Physical therapy represents both a treatment in itself as well as a complement to numerous other treatments. In fact, the treatment of most types of diseases or conditions of the spine involves some physical therapy. Physical therapy can be used as both a non-invasive treatment for back pain and as a post-operative tool to help regain functionality of the back and its muscles.
Physical therapy varies from patient to patient. Before putting you on any physical therapy regimen, your physician will work with your physical therapist to define the goals of the treatment and to evaluate your movement, your body’s capabilities, and your activity level. The pacing, intensity, and type of exercises prescribed will depend on your individual circumstances, capabilities, and symptoms.
If you are recovering from back surgery, the primary focus of your physical therapy will be first to regain mobility, and then to strengthen your muscles and increase flexibility to keep your back healthy. Directly following surgery, the exercises may be particularly challenging, but are a necessary step in your recovery. When you have regained sufficient mobility, your physical therapy regimen will expand to include exercises aimed at regaining strength in your back muscles and abdominals, which will help you regain full mobility.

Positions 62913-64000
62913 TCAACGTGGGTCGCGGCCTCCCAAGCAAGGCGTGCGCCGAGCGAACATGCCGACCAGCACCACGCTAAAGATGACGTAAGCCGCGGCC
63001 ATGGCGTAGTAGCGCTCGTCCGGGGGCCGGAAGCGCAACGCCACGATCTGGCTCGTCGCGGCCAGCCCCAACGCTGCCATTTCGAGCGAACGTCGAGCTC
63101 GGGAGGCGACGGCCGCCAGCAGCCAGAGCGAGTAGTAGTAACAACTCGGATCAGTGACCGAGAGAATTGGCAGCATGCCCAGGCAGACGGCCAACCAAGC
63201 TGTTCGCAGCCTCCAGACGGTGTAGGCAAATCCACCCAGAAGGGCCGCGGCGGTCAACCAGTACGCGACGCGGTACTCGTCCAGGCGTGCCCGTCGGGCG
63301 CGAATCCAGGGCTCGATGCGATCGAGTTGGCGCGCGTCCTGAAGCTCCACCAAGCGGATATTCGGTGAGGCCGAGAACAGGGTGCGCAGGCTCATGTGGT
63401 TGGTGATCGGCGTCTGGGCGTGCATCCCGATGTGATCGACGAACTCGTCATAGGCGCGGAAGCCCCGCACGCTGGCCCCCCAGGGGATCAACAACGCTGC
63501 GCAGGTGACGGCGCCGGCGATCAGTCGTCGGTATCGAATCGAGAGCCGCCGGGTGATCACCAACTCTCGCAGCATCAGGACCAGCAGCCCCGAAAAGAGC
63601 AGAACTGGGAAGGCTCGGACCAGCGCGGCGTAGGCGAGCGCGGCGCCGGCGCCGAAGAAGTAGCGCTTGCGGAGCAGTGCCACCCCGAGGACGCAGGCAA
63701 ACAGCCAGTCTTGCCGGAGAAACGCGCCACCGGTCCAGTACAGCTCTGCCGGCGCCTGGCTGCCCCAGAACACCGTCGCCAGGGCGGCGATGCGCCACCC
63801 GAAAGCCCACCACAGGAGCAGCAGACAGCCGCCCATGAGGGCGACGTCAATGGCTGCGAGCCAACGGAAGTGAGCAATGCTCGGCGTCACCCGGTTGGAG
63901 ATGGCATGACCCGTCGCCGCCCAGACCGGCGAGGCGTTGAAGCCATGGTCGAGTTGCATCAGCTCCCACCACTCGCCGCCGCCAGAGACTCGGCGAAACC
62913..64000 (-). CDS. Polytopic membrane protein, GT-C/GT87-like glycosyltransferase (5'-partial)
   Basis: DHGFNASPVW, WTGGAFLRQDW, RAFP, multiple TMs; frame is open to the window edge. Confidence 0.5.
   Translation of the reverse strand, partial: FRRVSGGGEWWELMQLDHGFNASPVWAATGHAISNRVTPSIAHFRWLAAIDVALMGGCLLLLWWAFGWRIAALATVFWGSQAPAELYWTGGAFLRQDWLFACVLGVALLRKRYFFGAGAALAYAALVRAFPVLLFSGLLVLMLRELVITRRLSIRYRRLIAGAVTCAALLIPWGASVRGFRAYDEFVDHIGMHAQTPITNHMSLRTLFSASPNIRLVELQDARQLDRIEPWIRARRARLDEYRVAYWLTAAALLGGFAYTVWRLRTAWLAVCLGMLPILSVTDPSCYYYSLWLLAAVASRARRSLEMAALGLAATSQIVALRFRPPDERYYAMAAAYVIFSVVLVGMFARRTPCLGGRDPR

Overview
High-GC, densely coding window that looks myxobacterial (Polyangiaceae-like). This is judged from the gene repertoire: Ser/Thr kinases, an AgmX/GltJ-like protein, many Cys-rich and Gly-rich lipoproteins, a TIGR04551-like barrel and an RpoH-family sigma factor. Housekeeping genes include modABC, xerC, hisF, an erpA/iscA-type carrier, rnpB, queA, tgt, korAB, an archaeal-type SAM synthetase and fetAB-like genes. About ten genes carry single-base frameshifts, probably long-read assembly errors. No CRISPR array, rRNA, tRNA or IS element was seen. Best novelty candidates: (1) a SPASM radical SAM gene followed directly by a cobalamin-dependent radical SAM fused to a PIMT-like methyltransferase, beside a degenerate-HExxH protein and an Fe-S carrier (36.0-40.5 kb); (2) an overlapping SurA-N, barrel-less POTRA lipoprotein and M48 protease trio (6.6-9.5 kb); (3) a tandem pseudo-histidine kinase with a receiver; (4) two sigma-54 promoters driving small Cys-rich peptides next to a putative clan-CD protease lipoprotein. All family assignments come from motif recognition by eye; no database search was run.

If you have sustained a minor back injury, physical therapy may be used in conjunction with medication, which will help control the pain. Strength training and stretching exercises, if done correctly, will often help you recover and prevent you from sustaining the same injury again. Physical therapists may also teach relaxation exercises, posture training and lifting techniques.
Continuing at home with exercises learned and maintaining good posture is a key part of any physical therapy routine. Occupational and physical therapists can show you how to adapt your daily routines in order to place less stress on the back. For example, energy conservation and back protection strategies can help to prevent further aggravations and recurrence of symptoms.